Review: ‘Hotel Artemis’ Starring Jodie Foster, Sterling K. Brown, Sofia Boutella
“This trailer looks like John Wick 2.5.”
At least, that was my first impression after seeing the trailer for Hotel Artemis. Can you blame me, though? The premise of a hotel/hospital that caters specifically to underground criminals/assassins, with rules forbidding any fighting/killing/business while on the premises, all under the discretion of a no-nonsense caretaker seems like a plot device borrowed heavily from the Continental Hotel in the John Wick franchise. And perhaps it was. Thankfully, though, Drew Pearce, in his directorial debut, throws just enough variance to make it interesting.
Set almost entirely within the eponymous Hotel Artemis in the year 2028, The Nurse (Jodie Foster making her welcome on-screen return after a five-year absence) oversees a clinic on the penthouse floor that treats criminals, assassins, and people who need discretion to care for their wounds. Business is booming, as a severe water shortage has caused the masses to riot against the private companies who now control the resource.
Aiding The Nurse is Everest (Dave Bautista), a pillar of meat who serves as a caretaker, laborer, and security. He’s fiercely loyal to The Nurse as well as the rules of Hotel Artemis, which include no fighting, no admission without an implanted chip (indicating they’re members), and no police.
It’s a rather thin set-up, but thanks to solid performances from its two leads, there’s enough depth that it works for the most part. Foster, a two-time Academy Award winner, portrays an initially cold caretaker who gradually reveals some personality throughout the film. Riddled with anxiety that prevents her from leaving the building for too long, Foster adds some layers to what might otherwise be a pretty thin character.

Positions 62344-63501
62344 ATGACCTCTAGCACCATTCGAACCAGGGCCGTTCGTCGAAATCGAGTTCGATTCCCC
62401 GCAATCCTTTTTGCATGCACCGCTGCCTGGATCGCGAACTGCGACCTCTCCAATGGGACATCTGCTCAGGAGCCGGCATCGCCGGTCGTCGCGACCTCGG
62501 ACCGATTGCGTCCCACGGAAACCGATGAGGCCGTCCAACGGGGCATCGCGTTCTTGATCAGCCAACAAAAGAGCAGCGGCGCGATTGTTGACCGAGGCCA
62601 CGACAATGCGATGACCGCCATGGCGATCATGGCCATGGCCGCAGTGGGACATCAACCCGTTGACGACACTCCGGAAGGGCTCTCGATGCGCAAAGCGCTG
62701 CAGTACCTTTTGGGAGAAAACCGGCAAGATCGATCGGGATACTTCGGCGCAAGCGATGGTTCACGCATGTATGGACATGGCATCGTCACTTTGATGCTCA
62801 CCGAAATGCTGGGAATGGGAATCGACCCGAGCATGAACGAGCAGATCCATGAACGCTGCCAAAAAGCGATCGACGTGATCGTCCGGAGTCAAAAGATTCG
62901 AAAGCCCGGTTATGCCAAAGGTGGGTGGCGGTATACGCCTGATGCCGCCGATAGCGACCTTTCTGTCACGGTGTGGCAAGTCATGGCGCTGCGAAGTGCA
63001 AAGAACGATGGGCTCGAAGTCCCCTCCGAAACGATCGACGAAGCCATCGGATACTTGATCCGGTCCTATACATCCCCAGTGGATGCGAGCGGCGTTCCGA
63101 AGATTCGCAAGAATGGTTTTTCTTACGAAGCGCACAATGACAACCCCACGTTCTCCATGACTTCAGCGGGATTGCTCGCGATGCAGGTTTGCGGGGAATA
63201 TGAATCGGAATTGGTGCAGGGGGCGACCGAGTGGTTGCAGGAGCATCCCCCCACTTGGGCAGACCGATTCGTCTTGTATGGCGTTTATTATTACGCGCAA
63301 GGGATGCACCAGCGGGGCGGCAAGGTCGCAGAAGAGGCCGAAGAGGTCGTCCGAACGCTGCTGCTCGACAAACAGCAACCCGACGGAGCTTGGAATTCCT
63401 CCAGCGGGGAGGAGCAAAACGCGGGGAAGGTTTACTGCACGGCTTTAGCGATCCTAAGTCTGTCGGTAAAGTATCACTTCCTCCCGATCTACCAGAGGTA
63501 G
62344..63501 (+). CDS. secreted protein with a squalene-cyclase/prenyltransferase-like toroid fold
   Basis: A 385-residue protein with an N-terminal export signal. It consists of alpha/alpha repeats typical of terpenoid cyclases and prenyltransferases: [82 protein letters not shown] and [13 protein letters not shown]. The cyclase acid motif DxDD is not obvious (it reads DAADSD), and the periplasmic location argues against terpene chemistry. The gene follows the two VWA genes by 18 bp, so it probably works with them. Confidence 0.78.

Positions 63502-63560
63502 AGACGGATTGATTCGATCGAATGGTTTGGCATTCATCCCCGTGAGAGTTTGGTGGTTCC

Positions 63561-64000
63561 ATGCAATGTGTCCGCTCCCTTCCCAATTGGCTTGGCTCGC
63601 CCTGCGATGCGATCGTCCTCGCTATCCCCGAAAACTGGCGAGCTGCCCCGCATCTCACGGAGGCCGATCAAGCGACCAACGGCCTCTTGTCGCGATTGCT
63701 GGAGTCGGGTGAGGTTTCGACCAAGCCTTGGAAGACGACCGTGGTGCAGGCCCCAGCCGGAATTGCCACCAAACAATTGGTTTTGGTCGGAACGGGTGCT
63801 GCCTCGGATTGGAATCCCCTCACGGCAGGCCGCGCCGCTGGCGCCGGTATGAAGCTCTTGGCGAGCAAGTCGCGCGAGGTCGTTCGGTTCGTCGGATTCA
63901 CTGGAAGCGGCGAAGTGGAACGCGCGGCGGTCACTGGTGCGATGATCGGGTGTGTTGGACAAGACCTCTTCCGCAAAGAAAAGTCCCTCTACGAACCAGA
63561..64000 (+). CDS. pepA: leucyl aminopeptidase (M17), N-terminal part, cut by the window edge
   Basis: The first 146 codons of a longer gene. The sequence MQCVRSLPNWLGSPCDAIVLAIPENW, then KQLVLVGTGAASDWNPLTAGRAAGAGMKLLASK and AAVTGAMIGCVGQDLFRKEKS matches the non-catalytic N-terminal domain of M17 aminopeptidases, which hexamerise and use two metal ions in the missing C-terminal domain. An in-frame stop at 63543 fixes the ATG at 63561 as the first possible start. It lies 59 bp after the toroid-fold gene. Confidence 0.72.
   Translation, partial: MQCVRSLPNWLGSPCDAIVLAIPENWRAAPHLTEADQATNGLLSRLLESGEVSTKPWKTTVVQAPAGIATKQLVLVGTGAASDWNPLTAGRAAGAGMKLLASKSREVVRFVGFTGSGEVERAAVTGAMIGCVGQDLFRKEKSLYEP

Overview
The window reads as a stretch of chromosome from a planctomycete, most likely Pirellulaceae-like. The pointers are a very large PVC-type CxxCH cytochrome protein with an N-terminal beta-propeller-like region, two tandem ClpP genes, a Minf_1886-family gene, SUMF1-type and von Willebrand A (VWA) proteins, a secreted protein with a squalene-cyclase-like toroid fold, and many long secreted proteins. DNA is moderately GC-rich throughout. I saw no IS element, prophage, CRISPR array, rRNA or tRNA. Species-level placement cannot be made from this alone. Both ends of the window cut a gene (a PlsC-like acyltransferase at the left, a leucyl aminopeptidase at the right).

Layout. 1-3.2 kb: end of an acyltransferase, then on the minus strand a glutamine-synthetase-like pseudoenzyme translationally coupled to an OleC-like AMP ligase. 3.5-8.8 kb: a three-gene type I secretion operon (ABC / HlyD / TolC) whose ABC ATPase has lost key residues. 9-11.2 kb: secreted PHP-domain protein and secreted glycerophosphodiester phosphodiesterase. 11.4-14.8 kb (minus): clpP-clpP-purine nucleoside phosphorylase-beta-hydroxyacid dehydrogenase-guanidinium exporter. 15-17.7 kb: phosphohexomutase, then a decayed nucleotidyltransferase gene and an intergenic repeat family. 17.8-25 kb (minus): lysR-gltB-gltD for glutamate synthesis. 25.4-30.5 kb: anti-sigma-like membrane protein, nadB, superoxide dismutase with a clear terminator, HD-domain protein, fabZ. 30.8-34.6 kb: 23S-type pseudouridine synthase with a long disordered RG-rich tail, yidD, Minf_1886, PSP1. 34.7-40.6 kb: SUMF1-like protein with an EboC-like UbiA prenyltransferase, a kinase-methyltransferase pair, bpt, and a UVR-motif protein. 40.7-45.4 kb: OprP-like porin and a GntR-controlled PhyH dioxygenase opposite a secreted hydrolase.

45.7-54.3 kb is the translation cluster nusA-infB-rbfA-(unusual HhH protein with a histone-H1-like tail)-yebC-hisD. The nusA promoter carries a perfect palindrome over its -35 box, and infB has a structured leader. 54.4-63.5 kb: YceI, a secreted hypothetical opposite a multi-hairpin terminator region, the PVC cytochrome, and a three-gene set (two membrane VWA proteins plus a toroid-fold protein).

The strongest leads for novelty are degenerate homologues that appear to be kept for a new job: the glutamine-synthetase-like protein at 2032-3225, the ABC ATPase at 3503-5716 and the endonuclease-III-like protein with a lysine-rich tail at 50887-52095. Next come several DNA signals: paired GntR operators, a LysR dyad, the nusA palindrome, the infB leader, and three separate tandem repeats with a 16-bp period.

On the other side, St. Louis native Sterling K. Brown, who plays a thief assigned the codename Waikiki (all guests are given geographic codenames for their own anonymity), portrays perhaps the most interesting character in the movie. After bringing his wounded brother (Brian Tyree Henry) into the Hotel to treat some gunshot wounds, Waikiki sticks around to take care of his brother, something he realizes he does far too often in life. If the first half of the movie is setting the scene, the second half is Sterling and Jodie tearing it down as they both come to some inner realizations. They do a great job with an admittedly thin script, and hats off to them.
The rest of the cast is hit or miss. Sofia Boutella is decent as an assassin whose intentions are pretty transparent from the get-go. Jeff Goldblum is…well, Jeff Goldblum. Ominously named the Wolf King, he’s the baron who controls half of LA, along with the police force, as he proudly boasts. And I almost didn’t recognize Zachary Quinto as his son, Crosby, who brings his father to the hotel to get treatment for a wound.
It’s an admirable debut for Pearce, but it’s far from perfect. Much of the film is plagued by cliches, and at times the editing makes the flow of the film feel uneven. Visually, well, it just isn’t all that interesting. For the most part, we’re stuck in a claustrophic hotel floor with few glimpses of the outside. When it does work, though, we get a glimpse of what Pearce may be capable of in the future. During a showdown towards the end of the movie, we get some terrific moments of tension as we wait in anticipation of what may happen next. It’s one of the finer points in the movie, and if Pearce can build on it in his future films, he could establish himself as a director rather than solely a writer.
Ultimately, Hotel Artemis succeeds, but just barely. The strong performances of Foster and Brown deliver an ultimately entertaining movie, but once you’ve seen it, it’d be tough to justify going back; there just isn’t much left.
Hotel Artemis gets a C+/B-.